The long running dispute in the Tantular litigation has finally reached the Privy Council and some crucial questions about the interaction between Jersey trusts and the mechanics of Jersey’s confiscation regime have now finally been settled.
Essentially, the Tantular litigation has been about the international reach of saisies judiciaries (a species of restraint order imposed by Jersey’s Royal Court over property pending confiscation proceedings). Specifically, the case concerns whether the assignment of a mortgage over a trust-owned property in Singapore, in this case by Credit Suisse, amounts to dealing with confiscated property in a way prohibited by the saisie. This article aims to provide an outline description of the key issues decided in the appeal and the underlying principles that may inform later cases.
Mr Robert Tantular was convicted of various offences, including fraud and money laundering, in Indonesia in 2014 and 2015. The Indonesian authorities sought the assistance of the Attorney General of Jersey to held Indonesia enforce confiscation orders against Mr Tantular. This included an apartment in Singapore that was occupied by members of Mr Tantular’s family. That property was owned by a Jersey company, whose shares were owned and controlled by the trustee of a discretionary Jersey trust that Mr Tantular had settled in 2004. The class of discretionary beneficiaries included Mr Tantular and members of his family. At the request of the Indonesian authorities, Jersey’s Attorney General sought and obtained two saisies judiciaires to restrain “the realisable property situate in Jersey of Robert Tantular”.
Credit Suisse obtained a variation of the saisies from the Royal Court, to permit it to exercise its power of sale under a mortgage over the Singapore apartment. The Tantular family beneficiaries applied to the Royal Court for a declaration that the saisies did not prevent Credit Suisse assigning its interest in the mortgage to them, or, alternatively, for such orders and directions as would permit the assignment to take place. The Royal Court refused the application, but the Court of Appeal allowed the family members’ appeal and granted the declaration.
Mr Tantular sought the discharge or variation of the saisies on the basis that the Court could not prohibit persons from dealing with realisable property held by them outside Jersey. The Royal Court dismissed the application and the Court of Appeal agreed. Mr Tantular now appealed to the JCPC.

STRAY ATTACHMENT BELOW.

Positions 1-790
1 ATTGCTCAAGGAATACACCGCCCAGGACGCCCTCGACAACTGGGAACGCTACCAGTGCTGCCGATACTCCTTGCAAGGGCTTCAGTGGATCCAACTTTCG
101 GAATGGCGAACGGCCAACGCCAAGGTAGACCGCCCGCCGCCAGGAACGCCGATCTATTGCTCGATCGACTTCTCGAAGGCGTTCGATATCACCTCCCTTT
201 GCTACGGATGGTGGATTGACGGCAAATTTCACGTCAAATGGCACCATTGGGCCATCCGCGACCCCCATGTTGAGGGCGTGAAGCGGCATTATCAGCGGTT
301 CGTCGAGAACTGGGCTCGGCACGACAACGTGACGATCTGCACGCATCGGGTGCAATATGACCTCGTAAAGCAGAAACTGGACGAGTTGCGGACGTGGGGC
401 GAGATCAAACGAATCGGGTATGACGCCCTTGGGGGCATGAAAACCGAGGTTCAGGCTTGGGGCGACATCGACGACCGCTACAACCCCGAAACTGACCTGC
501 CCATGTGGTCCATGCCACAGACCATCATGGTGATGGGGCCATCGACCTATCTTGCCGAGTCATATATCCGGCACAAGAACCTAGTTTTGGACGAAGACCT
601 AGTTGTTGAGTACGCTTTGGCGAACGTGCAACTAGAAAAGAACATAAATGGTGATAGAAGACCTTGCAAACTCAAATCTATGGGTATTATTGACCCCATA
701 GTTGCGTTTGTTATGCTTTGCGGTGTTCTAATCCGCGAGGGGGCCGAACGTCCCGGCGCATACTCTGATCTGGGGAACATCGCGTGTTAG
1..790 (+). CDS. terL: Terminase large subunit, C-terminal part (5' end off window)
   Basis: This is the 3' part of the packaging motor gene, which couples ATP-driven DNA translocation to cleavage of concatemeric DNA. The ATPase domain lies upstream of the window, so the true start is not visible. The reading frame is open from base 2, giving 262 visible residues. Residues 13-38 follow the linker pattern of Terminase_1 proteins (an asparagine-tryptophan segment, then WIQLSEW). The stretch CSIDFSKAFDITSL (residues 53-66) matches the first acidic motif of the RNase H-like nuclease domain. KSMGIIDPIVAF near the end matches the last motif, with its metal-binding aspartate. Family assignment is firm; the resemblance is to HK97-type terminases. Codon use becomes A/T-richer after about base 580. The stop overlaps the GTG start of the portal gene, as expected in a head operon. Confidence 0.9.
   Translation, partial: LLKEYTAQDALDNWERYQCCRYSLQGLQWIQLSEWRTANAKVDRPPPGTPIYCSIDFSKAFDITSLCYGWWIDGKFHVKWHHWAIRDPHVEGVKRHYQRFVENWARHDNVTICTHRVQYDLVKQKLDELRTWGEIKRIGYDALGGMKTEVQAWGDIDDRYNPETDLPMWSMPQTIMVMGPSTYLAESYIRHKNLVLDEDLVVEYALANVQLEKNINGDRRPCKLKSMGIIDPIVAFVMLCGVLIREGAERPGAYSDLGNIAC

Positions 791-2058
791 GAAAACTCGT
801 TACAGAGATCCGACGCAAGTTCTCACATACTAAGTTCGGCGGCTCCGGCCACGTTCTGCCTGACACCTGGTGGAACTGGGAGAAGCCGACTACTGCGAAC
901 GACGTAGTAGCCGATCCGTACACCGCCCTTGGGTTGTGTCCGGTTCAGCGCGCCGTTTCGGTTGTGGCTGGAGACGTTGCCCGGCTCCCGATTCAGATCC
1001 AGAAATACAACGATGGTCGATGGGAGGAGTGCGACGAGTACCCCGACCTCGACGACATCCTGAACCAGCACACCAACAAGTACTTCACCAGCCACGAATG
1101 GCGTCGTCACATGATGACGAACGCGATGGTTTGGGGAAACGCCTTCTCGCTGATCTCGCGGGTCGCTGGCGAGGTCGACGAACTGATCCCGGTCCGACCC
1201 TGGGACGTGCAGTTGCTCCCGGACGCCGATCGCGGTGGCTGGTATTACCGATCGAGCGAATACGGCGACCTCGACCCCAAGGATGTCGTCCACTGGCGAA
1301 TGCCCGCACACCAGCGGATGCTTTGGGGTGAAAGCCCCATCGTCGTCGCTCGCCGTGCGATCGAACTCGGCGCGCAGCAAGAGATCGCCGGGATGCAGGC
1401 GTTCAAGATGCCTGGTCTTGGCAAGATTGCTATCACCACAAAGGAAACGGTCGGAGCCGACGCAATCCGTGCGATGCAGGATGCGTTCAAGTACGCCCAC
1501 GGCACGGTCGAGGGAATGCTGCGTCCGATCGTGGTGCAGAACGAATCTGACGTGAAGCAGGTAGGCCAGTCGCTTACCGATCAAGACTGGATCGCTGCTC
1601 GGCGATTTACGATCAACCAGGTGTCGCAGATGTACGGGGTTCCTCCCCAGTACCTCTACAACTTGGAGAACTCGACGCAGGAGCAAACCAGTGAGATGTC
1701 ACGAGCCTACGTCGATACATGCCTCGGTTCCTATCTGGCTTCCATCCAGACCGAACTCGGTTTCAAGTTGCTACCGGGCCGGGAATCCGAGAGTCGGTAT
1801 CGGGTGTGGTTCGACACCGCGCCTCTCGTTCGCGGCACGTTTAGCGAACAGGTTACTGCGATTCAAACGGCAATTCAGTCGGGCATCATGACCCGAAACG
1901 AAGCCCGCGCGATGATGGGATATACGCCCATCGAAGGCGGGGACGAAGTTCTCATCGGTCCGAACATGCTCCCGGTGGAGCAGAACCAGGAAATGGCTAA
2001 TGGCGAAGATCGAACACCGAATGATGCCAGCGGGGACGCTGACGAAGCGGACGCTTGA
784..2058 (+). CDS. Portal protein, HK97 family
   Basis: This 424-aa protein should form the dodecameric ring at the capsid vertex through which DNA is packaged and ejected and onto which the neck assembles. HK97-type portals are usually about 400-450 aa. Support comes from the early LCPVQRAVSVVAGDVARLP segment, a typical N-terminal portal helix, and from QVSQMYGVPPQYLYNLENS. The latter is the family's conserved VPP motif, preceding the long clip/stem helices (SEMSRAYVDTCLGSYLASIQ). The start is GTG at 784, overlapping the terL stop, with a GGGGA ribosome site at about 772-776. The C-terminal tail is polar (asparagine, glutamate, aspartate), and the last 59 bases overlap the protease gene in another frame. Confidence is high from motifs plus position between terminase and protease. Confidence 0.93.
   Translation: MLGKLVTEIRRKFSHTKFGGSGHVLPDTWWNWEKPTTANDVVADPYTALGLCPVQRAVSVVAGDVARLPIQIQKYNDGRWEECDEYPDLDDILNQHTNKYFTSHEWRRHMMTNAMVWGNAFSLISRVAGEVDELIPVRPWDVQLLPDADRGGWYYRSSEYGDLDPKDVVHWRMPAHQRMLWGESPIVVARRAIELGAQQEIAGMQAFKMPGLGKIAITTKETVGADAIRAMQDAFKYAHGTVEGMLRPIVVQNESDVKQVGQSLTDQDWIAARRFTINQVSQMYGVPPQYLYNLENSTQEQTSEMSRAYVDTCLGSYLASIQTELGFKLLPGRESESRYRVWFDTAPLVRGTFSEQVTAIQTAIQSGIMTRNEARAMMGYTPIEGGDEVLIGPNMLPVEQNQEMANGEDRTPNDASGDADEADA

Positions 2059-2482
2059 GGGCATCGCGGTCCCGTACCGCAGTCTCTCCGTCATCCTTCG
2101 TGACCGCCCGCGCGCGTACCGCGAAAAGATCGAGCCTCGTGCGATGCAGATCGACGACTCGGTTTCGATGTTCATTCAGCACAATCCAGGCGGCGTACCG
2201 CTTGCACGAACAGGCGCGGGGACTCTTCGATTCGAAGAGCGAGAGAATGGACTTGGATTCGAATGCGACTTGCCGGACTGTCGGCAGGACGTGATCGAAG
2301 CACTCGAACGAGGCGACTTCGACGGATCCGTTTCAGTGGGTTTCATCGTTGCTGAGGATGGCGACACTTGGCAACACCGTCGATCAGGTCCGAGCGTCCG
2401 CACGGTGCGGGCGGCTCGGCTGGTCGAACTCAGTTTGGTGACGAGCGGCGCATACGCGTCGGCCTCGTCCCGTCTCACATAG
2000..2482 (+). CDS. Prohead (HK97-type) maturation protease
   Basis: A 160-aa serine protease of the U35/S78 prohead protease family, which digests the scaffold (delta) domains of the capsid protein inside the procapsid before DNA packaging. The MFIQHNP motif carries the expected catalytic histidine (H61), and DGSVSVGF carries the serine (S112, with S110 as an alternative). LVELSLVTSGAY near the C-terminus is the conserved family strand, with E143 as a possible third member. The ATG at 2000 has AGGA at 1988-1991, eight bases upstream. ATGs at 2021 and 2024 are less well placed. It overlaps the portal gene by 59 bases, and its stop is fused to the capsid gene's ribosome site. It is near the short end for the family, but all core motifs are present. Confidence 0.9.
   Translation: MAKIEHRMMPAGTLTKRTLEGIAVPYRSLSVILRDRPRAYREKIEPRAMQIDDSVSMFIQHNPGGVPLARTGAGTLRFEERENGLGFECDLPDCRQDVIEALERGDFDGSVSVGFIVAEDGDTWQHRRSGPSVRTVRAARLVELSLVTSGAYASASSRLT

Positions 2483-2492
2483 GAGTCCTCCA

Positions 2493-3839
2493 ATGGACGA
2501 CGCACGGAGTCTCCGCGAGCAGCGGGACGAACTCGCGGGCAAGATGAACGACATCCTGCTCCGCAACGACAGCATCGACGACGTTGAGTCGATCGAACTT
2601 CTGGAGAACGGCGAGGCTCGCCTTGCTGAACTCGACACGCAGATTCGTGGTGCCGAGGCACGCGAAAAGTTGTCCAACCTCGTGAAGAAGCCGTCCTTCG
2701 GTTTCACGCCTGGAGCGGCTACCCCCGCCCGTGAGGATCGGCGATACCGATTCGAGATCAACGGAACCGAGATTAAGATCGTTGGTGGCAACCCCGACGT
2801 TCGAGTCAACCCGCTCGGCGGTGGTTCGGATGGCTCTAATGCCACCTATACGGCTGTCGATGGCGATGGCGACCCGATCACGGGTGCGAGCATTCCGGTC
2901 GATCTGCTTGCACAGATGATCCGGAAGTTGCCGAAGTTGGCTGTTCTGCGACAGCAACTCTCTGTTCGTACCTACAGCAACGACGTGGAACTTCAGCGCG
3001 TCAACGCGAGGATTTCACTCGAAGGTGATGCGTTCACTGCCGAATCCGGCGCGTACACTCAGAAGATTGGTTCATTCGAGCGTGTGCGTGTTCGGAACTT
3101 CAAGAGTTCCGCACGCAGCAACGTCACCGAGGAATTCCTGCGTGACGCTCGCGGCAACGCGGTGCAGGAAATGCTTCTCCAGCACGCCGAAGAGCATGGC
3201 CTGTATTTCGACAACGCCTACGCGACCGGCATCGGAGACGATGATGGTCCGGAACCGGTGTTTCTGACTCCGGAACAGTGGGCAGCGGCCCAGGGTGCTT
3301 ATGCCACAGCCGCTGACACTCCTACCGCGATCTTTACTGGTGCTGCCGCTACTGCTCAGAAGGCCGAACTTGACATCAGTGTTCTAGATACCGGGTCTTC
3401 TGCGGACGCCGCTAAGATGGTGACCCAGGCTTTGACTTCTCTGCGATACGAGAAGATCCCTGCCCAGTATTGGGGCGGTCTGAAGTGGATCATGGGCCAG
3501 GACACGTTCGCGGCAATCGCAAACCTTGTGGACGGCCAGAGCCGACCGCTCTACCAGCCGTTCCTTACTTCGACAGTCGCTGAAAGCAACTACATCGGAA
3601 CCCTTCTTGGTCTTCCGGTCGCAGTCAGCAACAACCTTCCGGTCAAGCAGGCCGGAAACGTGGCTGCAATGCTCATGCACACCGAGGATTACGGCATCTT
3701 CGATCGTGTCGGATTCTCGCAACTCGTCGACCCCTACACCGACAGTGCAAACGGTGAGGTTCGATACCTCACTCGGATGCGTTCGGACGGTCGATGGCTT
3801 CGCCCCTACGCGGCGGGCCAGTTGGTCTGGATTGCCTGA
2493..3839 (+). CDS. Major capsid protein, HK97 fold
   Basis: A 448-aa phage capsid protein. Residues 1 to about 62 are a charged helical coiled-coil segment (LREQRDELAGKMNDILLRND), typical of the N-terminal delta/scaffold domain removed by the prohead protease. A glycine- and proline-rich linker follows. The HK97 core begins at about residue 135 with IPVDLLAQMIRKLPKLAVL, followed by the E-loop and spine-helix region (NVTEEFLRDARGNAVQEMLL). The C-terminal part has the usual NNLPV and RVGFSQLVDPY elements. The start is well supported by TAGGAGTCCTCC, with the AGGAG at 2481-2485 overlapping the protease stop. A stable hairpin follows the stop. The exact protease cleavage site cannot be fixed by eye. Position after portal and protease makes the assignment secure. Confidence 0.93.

The JCPC addresses the interpretation and application of article 16(4)(b) of the Proceeds of Crime (Jersey) Law 1999, within the provisions of which the whole of the litigation was taking place. Article 16(4)(b) deals with prohibitions on dealing with property in relation to criminal asset recovery.
The JCPC, unsurprisingly and resolutely, held that the wording of the Law does not impose a geographical limitation. It supported this interpretation by examining the immediate context of the law, the definitions of property and realisable property, and the internal logic of the provisions. The Royal Court has power to make a saisie in respect of realisable property that is located outside of Jersey provided the person with power to exercise de facto rights of ownership or control over it (in this case the trustee) is within its territorial jurisdiction.
The purpose of the statute was held to be the facilitating of international cooperation in asset recovery from criminals, and the ability to impose prohibitions on dealing with property outside Jersey enhances this purpose. The JCPC pointed out that restricting the Law to dealings in property within Jersey would limit the international assistance that Jersey can provide and risk damaging its financial reputation.
The property (an apartment in Singapore) that was the subject of the mortgage had been funded 80% from a third-party loan from Credit Suisse with the balance of 20% funded from Robert Tantular, via the trust. The net equity in the apartment was realisable property within the meaning of the Jersey legislation.
At first instance, the Royal Court held that any assignment of the mortgage by Credit Suisse would constitute dealing with the property, which was prohibited by the saisies. However, the Court of Appeal held that the bank’s interest in the mortgage did not fall with the scope of the saisies.